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Mr. Lucky Part III

While this should have been part of http://www.teddunlap.net/Mr. Lucky Part II, a friend who knew of the incident pointed out that I forgot to include it, and now I prefer to make it part III.

In between rehabilitation rather than excommunicaton of my CRX was a transition time for me. I, being A Car Guy, bought it as an opportunity to savor a cool car. However, being of modest resources, I also had to justify its presence in my personal budget on a purely analytical, practical basis. It took help from that same good friend to get that latter part to support the former.

Unquestionably, a 50-mpg car is a good thing to have. However, a windshield, brakes, suspension, tires and alignment that absolutely, beyond-a-doubt need replacement and paint that howls for a do-over make a long-term commitment questionable.

But the analytics favored retention. So I re-upped with my Honda CRX HF.

I have found high quality vendors in my neighborhood with Rod’s Auto & Align being a great, honorable, knowledgeable shop for old, new and specialty car repairs. New brakes, new ball joints and a four wheel alignment transform my accident-waiting-to-happen into something akin to what the Honda factory intended me to have.

A real gem is All Valley Auto Glass. Matt and his wife run a mom’n’pop operation that is beautiful to observe. They work together extremely well – and have been for almost 20 years. Pride, honor, integrity, value. Dang, what’s not to like? They are truly expert with highest possible quality combined with great value. From chip repair to replacement, you cannot do better.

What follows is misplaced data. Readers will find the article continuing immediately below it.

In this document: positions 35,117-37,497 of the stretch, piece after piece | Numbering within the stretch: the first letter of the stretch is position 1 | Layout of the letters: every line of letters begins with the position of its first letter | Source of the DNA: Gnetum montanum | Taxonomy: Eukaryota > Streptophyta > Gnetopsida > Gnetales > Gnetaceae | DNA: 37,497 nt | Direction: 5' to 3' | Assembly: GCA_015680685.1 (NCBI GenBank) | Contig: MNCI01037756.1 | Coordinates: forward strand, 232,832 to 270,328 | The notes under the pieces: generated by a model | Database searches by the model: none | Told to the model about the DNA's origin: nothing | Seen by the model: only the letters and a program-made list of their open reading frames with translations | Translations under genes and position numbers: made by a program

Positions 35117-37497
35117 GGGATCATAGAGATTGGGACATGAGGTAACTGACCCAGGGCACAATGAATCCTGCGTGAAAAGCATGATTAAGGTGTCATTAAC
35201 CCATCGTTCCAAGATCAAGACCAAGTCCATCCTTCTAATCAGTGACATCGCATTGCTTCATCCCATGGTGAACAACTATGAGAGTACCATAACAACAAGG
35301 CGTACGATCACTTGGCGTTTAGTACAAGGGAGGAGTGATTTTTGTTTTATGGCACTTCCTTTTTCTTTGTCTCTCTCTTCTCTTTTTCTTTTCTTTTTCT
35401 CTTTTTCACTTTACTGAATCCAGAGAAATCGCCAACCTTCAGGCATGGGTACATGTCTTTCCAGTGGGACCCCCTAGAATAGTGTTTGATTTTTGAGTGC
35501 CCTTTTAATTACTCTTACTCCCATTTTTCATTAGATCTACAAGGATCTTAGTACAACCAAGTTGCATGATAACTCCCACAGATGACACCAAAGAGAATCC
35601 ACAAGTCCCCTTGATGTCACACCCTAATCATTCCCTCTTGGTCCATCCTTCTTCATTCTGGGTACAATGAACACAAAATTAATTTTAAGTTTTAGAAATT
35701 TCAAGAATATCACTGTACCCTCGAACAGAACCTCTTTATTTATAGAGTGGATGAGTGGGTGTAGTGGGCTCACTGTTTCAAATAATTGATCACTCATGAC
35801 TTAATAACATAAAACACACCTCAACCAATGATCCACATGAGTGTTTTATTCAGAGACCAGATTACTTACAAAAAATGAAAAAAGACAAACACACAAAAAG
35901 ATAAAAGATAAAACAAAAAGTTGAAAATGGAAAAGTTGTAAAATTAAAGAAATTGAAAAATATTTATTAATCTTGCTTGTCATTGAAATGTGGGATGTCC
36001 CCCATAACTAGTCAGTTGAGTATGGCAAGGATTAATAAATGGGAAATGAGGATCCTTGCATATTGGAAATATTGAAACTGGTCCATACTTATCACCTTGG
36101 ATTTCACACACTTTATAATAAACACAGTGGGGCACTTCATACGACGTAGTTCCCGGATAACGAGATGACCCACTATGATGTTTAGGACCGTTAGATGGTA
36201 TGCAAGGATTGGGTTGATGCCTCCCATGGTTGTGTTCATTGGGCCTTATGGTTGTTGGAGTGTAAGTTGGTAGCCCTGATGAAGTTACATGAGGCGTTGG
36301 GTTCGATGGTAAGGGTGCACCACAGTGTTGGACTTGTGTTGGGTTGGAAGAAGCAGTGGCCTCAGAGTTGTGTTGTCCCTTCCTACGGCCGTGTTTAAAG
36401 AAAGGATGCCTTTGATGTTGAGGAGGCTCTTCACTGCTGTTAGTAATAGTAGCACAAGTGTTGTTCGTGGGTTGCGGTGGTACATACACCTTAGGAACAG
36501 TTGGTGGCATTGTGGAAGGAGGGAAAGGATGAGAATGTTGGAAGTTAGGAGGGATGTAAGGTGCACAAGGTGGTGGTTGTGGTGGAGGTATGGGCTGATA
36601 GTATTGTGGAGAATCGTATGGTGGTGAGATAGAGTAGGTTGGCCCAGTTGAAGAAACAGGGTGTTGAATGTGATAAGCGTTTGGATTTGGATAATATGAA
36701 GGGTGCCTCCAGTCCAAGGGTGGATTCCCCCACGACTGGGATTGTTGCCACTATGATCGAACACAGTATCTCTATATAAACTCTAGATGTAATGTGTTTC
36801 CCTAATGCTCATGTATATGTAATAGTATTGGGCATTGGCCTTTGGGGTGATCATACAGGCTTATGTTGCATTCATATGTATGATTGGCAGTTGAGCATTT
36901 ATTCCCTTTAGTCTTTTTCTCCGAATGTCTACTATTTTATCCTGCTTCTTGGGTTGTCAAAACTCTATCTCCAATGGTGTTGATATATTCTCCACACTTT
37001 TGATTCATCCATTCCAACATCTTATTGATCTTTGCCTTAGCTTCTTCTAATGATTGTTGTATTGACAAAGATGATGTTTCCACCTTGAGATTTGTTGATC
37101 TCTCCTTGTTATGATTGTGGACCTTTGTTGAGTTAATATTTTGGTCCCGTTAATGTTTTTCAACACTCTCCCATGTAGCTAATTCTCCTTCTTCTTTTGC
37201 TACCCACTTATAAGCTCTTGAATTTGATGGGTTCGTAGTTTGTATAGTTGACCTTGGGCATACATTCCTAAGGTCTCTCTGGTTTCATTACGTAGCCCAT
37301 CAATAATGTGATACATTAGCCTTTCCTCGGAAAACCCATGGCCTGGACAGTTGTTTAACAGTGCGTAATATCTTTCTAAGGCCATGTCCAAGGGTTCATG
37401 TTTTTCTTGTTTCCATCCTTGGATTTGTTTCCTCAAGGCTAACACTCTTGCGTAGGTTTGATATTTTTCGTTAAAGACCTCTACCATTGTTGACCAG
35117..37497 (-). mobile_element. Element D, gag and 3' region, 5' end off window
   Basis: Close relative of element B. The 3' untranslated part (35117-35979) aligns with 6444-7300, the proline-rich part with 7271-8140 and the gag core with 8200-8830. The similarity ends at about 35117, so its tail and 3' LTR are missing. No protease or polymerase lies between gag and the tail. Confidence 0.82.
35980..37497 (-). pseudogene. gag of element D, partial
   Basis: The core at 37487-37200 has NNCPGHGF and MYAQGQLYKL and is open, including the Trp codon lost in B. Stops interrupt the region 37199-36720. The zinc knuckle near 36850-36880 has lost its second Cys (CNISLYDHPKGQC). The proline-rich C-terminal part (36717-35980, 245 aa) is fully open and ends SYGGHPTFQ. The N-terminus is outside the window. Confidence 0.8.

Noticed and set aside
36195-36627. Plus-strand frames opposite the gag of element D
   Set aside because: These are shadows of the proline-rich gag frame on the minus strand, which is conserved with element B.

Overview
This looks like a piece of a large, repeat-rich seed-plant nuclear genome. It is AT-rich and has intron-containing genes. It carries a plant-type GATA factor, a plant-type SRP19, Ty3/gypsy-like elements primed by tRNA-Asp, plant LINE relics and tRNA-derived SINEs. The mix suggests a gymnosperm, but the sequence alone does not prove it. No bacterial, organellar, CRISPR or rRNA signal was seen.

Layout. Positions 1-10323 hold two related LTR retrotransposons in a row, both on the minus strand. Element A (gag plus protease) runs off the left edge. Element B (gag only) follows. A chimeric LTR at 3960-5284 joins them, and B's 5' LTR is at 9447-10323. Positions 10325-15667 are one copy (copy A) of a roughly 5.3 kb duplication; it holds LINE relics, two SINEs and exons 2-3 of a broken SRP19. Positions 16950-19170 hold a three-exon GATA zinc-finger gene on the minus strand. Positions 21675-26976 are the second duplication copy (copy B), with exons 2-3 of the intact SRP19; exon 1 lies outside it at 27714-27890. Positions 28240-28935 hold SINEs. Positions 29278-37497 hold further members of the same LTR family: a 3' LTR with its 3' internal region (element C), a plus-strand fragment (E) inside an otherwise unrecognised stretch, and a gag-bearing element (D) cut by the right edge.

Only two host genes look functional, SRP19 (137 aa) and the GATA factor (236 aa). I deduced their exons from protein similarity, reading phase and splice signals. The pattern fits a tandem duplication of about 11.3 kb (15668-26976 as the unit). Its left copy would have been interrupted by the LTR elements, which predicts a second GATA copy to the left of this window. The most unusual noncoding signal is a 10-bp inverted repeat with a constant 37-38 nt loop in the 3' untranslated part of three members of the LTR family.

So I have this somewhat rehabilitated CRX and a new attitude towards it that is more appreciation than “Oh well”-disposable. I cannot justify the paint job rehab – a BAD one that will look like crap in a year is $1500, a quality one that will look good for a decade is $3000. Neither fit my current situation.

As you read in part II, things have started going my way since my reconcilliation with my almost-a-sports-car. Somehow, refilling the fuel tank slipped my mind. Among its rough edges, the fuel gauge has refused to respond favorably to three removal, repair, re-install efforts. It still reads empty from half-a-tank on down to truly empty. Thus, the trip-meter is the real gauge… over 300 miles begins time to consider refueling. With a 9-gallon tank, 400 miles is definitely STOP SOON FOR FILLUP.

Minding my own business, heading home out of Darby, I reach the half-way point to have a missfire begin. That causes a review of the fuel gauge that is solidly on EMPTY (but not meaning much) and a trip meter that is at 430 miles!!!

UH OH!

Moment of panic!

In the middle of a two-lane 70-mph highway I hang an emergency U-Turn. The moment I am pointed back to “town” (Darby), I realize that I am every bit as close to the Conner Store where the fuel is not only cheaper, but LOCAL. I hang a repeat U-Turn and gracefully, economically accelerate to the most economical speed I think I can get out of 5th gear.

Sputter, cough, purr……………..

I am definitely out of gas.
I have 4+ miles to go.
I intend to shorten the miles I have to walk and be towed
by as much as I can.
Nurse this puppy.

There are very few vehicles in the world that can go 4 miles on fumes.
Eat your heart out those of you who don’t have ’91 Honda CRXs.

It died 100 yards before Conner Cutoff Road.
Nobody coming the other way, I made a sweeping turn that retained my forward speed.
We coasted up over the East Fork bridge.
…. all downhill to the Conner Store gas pump.

I think we are going to be very good friends.

My lucky streak is definitely back on track.